It seems that Europe has another dictator on the horizon. Recep Tayyip Erdogan has been re-elected to serve a second term as President of Turkey, having already served as Prime Minister from 2003 to 2014 when he became President, and has been involved in politics for some time in that country.
The only problem is that Erdogan seems very intent from moving Turkey from a mostly secular and liberal democracy to an Islamic theocracy, not to mention spreading the problem across the continent of Europe and the Middle East.
His government has heavily cracked down on free speech in the country, most notably with protests in 2013 which complained about his authoritarianism as Prime Minister, of which led to their heavy clampdown and the killing of 22 protestors. Not to mention how various journalists in the country (foreign or native) have been imprisoned with impunity.
According to Reporters Sans Frontieres (known in English as Reporters Without Borders), Turkey is ranked 157th out of 180 when it comes to press freedom, ranking bellow other despotic countries such as Zimbabwe (ranked 126th), Alegria (ranked 136th), Myanmar (ranked 137th) and Tajikistan (ranked 149th).
Not to mention how the site also lists how out of all countries in the world, Turkey has the most journalists currently imprisoned, with 30 in total, with some arrests dating as far back as 2016. Such infamous cases include the Altan brothers of Ahmet and Mehmet for sending ‘subliminal messages’ in an interview which supposedly influenced the country’s failed military coup back in 2016 and Zeynep Kuray who was arrested in 2017 over her Facebook posts.
It seems that he has no sympathy towards these journalists; indeed as late as his recent UK state visit (of which drew much controversy and occasional protests) he decried the journalists imprisoned as ‘terrorists’. Meanwhile, foreign figures aren’t safe either; Erdogan threatened to jeopardise the EU migrant deal with Turkey if Germany didn’t arrest comedian Jan Bohmermann over calling the leader a ‘goat-f*cker’.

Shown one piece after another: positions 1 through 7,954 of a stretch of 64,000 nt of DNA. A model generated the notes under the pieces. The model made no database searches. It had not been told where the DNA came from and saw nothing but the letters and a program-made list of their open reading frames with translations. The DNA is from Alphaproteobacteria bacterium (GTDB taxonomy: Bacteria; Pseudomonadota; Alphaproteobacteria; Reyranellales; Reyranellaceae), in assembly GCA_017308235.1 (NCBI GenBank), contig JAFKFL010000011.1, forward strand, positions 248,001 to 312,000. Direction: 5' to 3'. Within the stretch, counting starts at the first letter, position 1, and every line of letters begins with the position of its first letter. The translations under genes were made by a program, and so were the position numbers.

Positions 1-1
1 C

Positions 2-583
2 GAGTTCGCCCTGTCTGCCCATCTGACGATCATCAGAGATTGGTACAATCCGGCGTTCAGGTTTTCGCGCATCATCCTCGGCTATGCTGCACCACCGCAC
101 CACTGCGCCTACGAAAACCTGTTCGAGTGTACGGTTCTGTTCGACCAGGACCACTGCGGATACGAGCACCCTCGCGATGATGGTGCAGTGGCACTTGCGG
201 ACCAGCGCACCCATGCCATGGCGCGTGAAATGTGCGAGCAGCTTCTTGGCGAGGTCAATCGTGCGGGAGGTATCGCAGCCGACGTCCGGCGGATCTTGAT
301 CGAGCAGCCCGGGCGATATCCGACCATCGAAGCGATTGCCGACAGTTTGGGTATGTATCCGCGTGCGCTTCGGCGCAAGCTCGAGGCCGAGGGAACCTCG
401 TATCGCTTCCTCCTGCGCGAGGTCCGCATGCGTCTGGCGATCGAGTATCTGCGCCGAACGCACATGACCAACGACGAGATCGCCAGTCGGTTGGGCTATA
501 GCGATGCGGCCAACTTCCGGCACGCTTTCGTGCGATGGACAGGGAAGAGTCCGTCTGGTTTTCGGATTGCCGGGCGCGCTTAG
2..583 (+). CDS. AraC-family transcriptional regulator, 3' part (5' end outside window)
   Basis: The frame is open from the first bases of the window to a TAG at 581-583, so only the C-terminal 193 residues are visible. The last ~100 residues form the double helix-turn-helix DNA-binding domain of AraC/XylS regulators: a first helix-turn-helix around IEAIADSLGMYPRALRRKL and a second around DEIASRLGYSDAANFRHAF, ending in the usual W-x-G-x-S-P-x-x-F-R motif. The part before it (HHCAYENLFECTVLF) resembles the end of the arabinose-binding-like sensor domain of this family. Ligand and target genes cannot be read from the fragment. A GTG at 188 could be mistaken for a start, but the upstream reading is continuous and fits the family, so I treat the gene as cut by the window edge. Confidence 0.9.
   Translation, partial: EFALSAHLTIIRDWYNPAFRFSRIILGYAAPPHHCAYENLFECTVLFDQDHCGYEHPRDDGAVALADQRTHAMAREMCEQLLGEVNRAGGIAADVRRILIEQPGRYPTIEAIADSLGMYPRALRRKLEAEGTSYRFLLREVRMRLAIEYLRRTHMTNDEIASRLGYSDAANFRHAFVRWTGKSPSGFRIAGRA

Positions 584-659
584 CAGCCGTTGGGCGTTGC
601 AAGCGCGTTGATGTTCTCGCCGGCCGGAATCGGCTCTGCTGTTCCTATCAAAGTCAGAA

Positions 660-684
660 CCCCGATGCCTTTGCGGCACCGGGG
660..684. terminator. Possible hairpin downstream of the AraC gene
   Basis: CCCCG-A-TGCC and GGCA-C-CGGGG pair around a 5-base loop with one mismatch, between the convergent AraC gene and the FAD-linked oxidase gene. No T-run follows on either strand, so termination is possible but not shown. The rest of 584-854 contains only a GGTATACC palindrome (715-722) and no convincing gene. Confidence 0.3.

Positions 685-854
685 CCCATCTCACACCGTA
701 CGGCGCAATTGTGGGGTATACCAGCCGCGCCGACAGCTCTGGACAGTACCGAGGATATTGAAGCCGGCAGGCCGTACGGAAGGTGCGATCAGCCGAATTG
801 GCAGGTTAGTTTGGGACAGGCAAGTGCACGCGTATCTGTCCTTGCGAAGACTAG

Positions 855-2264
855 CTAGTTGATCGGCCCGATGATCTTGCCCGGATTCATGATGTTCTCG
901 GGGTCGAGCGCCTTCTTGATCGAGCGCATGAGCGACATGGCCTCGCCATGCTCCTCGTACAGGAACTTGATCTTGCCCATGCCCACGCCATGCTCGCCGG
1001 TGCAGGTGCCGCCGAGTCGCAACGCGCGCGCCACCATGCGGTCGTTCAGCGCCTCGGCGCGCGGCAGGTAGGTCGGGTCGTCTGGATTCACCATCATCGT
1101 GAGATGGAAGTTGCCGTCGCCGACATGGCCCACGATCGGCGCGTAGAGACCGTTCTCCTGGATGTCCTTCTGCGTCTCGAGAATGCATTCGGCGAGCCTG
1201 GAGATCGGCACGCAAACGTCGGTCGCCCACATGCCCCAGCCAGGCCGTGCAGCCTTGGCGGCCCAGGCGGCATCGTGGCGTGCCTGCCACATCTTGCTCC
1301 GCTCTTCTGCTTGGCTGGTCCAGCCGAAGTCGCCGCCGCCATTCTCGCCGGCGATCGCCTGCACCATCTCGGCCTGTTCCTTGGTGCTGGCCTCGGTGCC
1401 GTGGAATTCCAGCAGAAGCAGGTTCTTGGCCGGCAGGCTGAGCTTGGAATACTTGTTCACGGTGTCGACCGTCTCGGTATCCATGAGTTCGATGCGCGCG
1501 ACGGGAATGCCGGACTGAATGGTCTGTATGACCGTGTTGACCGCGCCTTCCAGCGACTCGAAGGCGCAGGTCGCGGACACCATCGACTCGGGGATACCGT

Other Turkish comedians (like one who compared Erdogan to the Gollum character of The Lord Of The Rings franchise) were jailed too; that specific example led to Peter Jackson (the director of the acclaimed live action trilogy of the books) defending the comedian. This represents the dangerous power Erdogan wields internationally as well as domestically, but more on that later.
The guy also has a Stalin streak within him as well: back in 2016 after a failed military coup against him, Erdogan started to purge various people within higher ranks in society who he deemed traitors. This included having over 50,000 people arrested and 160,000 fired from their jobs as a result, not to mention a heavier crackdown on the press as discussed earlier. There was a backlash from the international community about this, noting how his lack of fair trials during this period were tyrannical. The internet was also purged during this time: most notably Wikipedia was banned in the country because of the supposed ‘offensive content’ carried by the website. The move was criticised by the website’s co-founder Jimmy Wales who noted on Twitter how he would always ‘fight’ for the Turkish people’s ‘right’ to access of information.
Meanwhile, he also fired academics and slandered them for signing a petition, which called for him to stop the military crackdown on ethnically Kurdish areas in the eastern part of the country, most notably places like Sur. Finally, as recently as this year, he also sacked 18,000 officials, including military personnel, police officers and academics, for alleged links to US based cleric Fethullah Gulen. As we can see, opposition is not tolerated in Erdogan’s Turkey.
Meanwhile, like all despots, he has a thing for expanding his power. Back in April 2017, he backed laws which made it virtually illegal for the executive branch of government to be held accountable by the legislative branch via investigation.